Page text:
Senior Housing – Exile or ticket home?

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Sometimes, what seems like exile to a desert island can actually be a ticket home.  My friend Sylvia’s 82-year-old mother Mabel fought as hard as she could to stay in her suburban house. When poor health finally forced her to leave, she found a new life opening up where she least expected it.

Mabel loved that three bedroom colonial with the red trim, in a middle-class development on a hill south of San Francisco.  She had lived there for 45 years, raised two children, cared for her husband there until his death.  She couldn’t imagine living anywhere else.

The trouble was that Mabel’s world was folding in, until her house became her universe. Mabel had been a community college instructor before retirement. She had met regularly with students and other faculty on campus, but now she rarely saw anyone.  She had kept up with research in education, her field of expertise, but  in the last two years had stopped reading anything technical or difficult.  She had had to stop driving because of vision problems, and in the suburbs, a senior who can’t drive might as well be in jail. Either way, you’re not going anywhere.

Sylvia would visit Mabel once a week and didn’t like what she saw.  “Month by month, it seems like Mom is eating less,” she told me. “The place is more of a wreck. I’m afraid she is becoming confused.  I ask her about moving, but she just says, ‘I like it here.’”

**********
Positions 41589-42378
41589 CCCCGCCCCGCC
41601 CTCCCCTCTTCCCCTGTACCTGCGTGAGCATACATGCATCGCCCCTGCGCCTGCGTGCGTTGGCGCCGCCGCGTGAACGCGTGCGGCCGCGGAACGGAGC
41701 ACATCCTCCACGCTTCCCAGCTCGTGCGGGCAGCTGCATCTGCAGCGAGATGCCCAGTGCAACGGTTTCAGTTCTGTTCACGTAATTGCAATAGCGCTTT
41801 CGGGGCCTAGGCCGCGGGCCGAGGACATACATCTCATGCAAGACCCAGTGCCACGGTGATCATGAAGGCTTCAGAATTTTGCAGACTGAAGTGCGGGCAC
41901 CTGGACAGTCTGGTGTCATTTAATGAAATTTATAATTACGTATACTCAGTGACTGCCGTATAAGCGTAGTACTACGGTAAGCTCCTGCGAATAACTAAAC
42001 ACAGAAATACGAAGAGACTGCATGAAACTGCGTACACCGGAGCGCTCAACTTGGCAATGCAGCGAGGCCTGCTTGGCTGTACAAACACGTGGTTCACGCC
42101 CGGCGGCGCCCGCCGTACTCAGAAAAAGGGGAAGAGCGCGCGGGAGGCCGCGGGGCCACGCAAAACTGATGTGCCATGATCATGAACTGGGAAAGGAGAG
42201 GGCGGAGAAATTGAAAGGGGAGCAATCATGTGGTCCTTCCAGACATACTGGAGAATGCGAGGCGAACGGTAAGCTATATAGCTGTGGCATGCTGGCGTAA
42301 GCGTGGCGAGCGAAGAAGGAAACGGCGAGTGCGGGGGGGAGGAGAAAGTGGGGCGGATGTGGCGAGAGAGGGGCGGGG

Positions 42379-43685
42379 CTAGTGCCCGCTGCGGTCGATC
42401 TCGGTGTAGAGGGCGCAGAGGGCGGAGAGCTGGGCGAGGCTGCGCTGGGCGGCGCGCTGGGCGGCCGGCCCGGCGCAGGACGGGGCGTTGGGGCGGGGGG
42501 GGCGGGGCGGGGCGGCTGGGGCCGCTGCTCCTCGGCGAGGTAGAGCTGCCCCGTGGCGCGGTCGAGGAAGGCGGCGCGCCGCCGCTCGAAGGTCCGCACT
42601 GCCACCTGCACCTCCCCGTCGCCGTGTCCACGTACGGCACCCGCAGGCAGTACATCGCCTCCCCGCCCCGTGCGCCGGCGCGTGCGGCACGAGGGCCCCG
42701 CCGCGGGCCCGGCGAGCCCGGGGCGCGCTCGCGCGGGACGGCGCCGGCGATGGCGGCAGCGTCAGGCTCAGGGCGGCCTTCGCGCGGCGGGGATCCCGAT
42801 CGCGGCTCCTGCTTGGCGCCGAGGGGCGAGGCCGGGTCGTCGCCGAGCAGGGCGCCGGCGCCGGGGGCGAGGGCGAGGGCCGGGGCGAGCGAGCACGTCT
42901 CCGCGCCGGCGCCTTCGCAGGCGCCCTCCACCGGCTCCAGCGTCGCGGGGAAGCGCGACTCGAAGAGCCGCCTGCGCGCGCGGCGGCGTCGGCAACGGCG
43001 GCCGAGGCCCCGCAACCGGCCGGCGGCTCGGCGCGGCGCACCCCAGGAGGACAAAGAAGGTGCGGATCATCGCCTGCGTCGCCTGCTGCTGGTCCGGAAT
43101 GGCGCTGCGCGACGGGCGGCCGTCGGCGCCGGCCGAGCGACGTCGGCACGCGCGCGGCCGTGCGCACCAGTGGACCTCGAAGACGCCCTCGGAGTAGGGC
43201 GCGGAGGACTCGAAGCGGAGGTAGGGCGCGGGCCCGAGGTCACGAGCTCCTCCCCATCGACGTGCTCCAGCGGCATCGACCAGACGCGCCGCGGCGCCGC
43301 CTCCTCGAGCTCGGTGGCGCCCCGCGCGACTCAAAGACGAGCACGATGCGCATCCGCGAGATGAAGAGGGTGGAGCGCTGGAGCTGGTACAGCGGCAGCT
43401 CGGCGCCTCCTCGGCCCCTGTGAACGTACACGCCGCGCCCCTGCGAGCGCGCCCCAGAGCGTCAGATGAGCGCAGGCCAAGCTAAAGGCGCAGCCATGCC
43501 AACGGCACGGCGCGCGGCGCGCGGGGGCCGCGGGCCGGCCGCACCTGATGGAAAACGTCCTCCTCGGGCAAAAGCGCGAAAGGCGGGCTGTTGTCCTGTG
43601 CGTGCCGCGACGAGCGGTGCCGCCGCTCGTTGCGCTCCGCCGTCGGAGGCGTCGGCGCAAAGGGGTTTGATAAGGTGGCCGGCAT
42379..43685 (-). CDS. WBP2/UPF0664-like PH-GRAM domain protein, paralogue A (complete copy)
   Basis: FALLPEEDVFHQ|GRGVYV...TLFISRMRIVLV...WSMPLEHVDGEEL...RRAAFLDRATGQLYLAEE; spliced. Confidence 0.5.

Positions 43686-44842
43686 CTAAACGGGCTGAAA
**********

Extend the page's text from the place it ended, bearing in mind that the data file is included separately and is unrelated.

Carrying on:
Sylvia was 50 years old at the time, living in a cabin near the ocean, which would have been completely inaccessible for Mabel.  That was just as well for Sylvia, because she and her Mom didn’t get along. Mabel disapproved of Sylvia’s Bohemian lifestyle, her big earrings and loose-fitting clothes, while Sylvia found her mother opinionated and domineering. “She always thinks she know what I should do,” Sylvia complained. “She never  listens to what I think.”

Sometimes I would come with Sylvia, because I seemed to defuse the tension between her and her mother.  I would tell Mabel some jokes and ask her advice on whatever I was writing at the time.

Mabel admitted that the idea of moving terrified her.  “”I don’t know anybody any more,” she told me. “I don’t want to have to meet all these new people and get used to a new place and new food.  And I don’t want to lose my memories,” she said, looking at the pictures of her husband, children, parents and grandparents in their brass frames, distributed on every wall.

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13 Responses to Senior Housing – Exile or ticket home?

  1. A provocative cliffhanger that begs the question: do the aged (but lucid) have the right to choose a life of isolation, melancholy, and even unhealthiness, as younger people do?

    (Ideally, I think, people of all ages should have people in their lives to intervene if they develop such tendencies. But freedom seems important, too.)

    • admin says:

      Good point, Maureen. I do think sometimes elders get moved against their will, and it’s usually not good for them. This time it worked out. I just want people to consider the possibility that making a change, even at very advanced age, is not necessarily the end and can lead to some good things. That’s why I posted Mabel’s story.

  2. Nice story. It even feels like a thriller sometimes…. what will happen?